The nation’s leading association of pediatricians released new, highly anticipated COVID-19 guidance for schools reopening this fall, recommending that everyone over the age of 2 wear masks, even if they are vaccinated against the virus — a more cautious approach than recent federal directives.
On Monday, the American Academy of Pediatrics called for in-person learning to fully resume and said universal masking should be part of a “layered approach to make school safe for all students, teachers and staff.”
The organization’s updated guidelines come at a time of heightened uncertainty about the pandemic in the United States, and they have added to the ongoing debate over best practices for combating the coronavirus, which is spreading at its fastest rate in more than two months.
“We need to prioritize getting children back into schools alongside their friends and their teachers — and we all play a role in making sure it happens safely,” Sonja O’Leary, chair of the AAP Council on School Health, said in a statement. “Combining layers of protection that include vaccinations, masking and clean hands hygiene will make in-person learning safe and possible for everyone.”
Earlier this month, the Centers for Disease Control and Prevention relaxed its guidance, saying that vaccinated teachers and students do not need to wear masks while in school buildings. However, the agency added that unvaccinated students and staff should still wear masks and that school districts should look to local virus trends to determine whether to ease or strengthen their measures.
Since the rapid spread of the coronavirus shuttered schools in early 2020, childhood education policies have been at the center of some of the nation’s fiercest political debates. And they have become a flash point once again, as the highly contagious delta variant has taken hold, causing the seven-day average of new coronavirus infections to soar by nearly 70% in just one week.
Francis Collins, director of the National Institutes of Health, said he trusts the AAP and the group’s recommendations are reasonable.
“They will not be popular amongst parents and kids who are sick of masks, but you know what? The virus doesn’t care that we’re sick of masks,” Collins said Monday in an interview with MSNBC. “The virus is having another version of its wonderful party for itself. And to the degree that we can squash that by doing something that maybe is a little uncomfortable, a little inconvenient … if it looks like it’s going to help, put the mask back on for a while.”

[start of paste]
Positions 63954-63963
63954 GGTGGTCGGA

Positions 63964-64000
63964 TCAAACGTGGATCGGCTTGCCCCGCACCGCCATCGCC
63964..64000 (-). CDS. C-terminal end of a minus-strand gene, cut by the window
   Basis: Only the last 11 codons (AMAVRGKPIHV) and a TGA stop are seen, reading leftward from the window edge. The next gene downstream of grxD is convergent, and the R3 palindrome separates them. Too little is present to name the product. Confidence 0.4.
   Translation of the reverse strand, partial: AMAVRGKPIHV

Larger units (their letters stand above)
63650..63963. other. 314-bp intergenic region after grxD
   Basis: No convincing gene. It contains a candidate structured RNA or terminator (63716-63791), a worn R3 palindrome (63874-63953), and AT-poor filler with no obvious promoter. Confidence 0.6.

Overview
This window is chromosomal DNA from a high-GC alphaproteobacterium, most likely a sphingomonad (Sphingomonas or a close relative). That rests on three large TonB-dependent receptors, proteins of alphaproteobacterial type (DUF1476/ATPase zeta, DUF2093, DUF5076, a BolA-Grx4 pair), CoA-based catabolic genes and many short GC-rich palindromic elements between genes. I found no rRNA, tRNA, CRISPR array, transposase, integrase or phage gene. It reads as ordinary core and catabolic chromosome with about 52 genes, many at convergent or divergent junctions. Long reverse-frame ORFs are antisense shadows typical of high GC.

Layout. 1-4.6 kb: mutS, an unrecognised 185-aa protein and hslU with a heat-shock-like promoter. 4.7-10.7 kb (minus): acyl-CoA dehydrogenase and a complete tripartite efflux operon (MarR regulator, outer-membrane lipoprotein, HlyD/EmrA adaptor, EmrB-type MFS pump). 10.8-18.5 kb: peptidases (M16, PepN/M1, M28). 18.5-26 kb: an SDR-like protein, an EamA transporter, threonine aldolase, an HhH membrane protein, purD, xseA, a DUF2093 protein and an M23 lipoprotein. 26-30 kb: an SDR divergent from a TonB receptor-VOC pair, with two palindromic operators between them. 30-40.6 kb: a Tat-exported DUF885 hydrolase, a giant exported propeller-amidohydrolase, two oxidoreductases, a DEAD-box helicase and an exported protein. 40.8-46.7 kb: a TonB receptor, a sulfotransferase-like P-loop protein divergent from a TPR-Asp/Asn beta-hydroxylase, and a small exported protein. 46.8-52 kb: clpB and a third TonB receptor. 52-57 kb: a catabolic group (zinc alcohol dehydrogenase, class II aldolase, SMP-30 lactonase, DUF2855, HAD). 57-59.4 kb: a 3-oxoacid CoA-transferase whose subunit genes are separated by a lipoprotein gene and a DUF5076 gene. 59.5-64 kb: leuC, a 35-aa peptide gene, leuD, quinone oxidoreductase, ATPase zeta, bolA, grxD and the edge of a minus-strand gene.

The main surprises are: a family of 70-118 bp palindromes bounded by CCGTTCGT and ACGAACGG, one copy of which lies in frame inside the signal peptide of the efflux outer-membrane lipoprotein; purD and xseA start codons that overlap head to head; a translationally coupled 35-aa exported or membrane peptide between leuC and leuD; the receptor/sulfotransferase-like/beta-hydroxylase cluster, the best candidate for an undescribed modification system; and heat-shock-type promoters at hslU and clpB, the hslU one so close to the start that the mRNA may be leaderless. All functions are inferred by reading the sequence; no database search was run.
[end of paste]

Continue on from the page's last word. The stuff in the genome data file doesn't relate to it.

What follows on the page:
Because children under 12 are still ineligible for coronavirus vaccines, student populations are likely to be far less vaccinated than their greater communities — a major factor in the AAP guidelines. As of Monday, just 36% of Americans ages 12 to 17 had received at least one dose of a vaccine, according to data analyzed by The Washington Post.
Overall vaccine uptake has also slowed significantly, with the number of doses administered nationally dropping by 9% in the past week, down to some of the lowest levels seen since the campaign’s early days.
The country’s top infectious-disease expert, Anthony Fauci, said the unevenness of inoculation is one reason universal masking could be necessary.
“When you have a degree of viral dynamics in the community and you have a substantial proportion of the population that is unvaccinated, that you really want to go the extra step, the extra mile, to make sure that there is not a lot of transmission, even breakthrough infections, among vaccinated individuals,” Fauci said in an appearance on CNN.
But all the competing guidance can be confusing, Fauci said.
Leana Wen, an emergency physician and professor at George Washington University, has been among the public health experts to criticize the CDC’s recent guideline shifts. On Monday, she said the federal agency should follow the AAP’s lead.
“CDC needs to change their guidance too,” Wen said on Twitter. “If there is no proof of vaccination, and vaccinated & unvaccinated people are mixing, indoor masking need to be required.”
At least eight states, including Texas and Arizona, have already banned mask mandates in schools.
Announcing the prohibition in May, Texas Republican Gov. Greg Abbott said the state “can continue to mitigate COVID-19 while defending Texans’ liberty to choose whether or not they mask up.”
Meanwhile, some of the largest school districts in the country have said they plan to require universal masking. Among them, the state of California, New York City and Detroit, whose superintendent said everyone would wear a mask inside unless they are in a room where everyone is vaccinated.